I live in a flat on the third floor,when lifting the bike for going down the stairs i position the pedals horizontal and the pedal nearest to me facing backwards,for going up the stairs again i position the pedals horizontal facing forward it works for me..!When walking with my bike i have the pedal in the same position as i do when going upstairs.......!........!peace!Is this the best method??????
The best method is called the E L E V A T O R!
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Old 08-05-08, 09:39 PM   #17
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Buy a 15lb racing bike to make it easier on yourself.
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Old 08-06-08, 09:18 AM   #18
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My old mountain bike had a very sloped top tube, so putting my arm through the frame usually meant getting chain scuzz on my arm. I put the front of the saddle on my shoulder, or took the bike by the seat tube and stem.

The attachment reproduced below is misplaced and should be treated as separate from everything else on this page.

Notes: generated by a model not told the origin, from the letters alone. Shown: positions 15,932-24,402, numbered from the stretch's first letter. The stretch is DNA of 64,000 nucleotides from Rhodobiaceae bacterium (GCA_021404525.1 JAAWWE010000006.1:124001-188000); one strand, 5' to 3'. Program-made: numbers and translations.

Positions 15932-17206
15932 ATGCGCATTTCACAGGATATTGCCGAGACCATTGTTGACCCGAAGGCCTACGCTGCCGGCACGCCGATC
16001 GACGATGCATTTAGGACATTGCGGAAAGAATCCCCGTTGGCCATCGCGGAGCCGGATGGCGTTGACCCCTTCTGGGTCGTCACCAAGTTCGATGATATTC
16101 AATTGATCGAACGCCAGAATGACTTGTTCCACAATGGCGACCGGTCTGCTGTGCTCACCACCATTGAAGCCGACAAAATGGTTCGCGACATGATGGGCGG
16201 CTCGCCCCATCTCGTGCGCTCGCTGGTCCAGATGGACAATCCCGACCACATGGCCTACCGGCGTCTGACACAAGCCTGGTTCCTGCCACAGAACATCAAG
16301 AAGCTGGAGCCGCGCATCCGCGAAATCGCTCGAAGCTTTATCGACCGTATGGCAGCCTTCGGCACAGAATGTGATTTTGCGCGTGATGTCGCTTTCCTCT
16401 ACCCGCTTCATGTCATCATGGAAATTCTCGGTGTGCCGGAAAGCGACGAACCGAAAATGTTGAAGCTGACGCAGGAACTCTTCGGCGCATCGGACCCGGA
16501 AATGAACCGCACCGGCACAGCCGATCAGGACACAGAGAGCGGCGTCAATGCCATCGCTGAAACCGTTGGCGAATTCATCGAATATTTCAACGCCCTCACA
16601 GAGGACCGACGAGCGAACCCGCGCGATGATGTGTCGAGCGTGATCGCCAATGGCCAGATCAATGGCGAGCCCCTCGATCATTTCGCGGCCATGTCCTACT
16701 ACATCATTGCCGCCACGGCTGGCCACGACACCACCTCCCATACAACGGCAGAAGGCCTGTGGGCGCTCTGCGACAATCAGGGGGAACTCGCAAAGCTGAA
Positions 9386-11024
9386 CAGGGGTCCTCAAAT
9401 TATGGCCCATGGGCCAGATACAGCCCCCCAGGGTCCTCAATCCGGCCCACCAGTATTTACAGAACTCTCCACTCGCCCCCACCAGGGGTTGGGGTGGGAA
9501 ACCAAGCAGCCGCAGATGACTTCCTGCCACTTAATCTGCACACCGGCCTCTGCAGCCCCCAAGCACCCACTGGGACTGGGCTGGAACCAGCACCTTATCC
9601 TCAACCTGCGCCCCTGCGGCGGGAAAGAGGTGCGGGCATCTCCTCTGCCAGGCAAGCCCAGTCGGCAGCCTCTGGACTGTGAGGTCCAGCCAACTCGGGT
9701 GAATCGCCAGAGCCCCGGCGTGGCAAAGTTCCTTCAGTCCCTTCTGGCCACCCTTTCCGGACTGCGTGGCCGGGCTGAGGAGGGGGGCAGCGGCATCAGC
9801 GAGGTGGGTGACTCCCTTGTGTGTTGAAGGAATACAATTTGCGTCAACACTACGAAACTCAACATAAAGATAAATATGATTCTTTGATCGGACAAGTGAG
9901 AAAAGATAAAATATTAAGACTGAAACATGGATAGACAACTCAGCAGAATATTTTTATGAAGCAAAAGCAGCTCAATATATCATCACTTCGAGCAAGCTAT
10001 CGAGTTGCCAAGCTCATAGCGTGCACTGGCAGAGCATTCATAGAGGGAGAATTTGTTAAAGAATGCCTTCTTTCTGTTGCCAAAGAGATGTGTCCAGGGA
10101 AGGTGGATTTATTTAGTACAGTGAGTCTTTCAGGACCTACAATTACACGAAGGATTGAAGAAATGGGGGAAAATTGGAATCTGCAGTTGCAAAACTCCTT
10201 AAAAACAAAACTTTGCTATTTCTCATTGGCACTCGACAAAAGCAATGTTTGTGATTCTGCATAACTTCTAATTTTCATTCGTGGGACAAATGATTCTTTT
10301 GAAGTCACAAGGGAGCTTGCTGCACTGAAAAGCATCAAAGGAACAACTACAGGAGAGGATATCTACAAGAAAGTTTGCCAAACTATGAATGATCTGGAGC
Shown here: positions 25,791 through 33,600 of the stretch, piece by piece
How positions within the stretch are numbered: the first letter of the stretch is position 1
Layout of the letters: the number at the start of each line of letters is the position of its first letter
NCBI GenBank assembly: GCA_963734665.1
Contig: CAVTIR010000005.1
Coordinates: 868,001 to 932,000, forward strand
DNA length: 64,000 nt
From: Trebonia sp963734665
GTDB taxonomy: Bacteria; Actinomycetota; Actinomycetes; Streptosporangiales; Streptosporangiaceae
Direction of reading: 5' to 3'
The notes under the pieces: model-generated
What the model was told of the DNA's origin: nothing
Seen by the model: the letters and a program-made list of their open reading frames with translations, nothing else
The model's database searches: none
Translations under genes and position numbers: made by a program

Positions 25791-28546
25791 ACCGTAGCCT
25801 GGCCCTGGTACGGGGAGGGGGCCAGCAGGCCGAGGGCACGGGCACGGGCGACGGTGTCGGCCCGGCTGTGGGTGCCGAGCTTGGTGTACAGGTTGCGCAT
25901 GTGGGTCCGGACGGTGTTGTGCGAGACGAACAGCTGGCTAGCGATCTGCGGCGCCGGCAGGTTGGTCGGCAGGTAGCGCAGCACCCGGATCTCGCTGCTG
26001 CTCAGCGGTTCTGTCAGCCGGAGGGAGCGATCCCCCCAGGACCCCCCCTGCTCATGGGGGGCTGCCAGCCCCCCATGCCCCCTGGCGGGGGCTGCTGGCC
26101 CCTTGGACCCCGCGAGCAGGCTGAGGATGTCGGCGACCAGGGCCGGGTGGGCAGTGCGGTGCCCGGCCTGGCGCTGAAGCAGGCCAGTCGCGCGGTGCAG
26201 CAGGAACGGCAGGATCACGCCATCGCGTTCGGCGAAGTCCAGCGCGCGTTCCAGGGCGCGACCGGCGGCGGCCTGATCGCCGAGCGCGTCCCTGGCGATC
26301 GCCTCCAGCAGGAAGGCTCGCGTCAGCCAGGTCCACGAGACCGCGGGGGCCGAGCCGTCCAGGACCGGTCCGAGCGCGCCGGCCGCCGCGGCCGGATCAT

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Old 08-06-08, 09:55 AM   #19
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I lift my bikes up 1 floor. The road bike isn't bad as it is way lighter than my mountain bike (which has a rack and fenders and stuff, too). I lift mostly by the seat tube and hold onto the stem to keep the front wheel from flopping around and hitting stuff.
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Old 08-06-08, 06:36 PM   #20
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Folding pedals, or MKS quick release pedals.
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Old 08-06-08, 10:31 PM   #21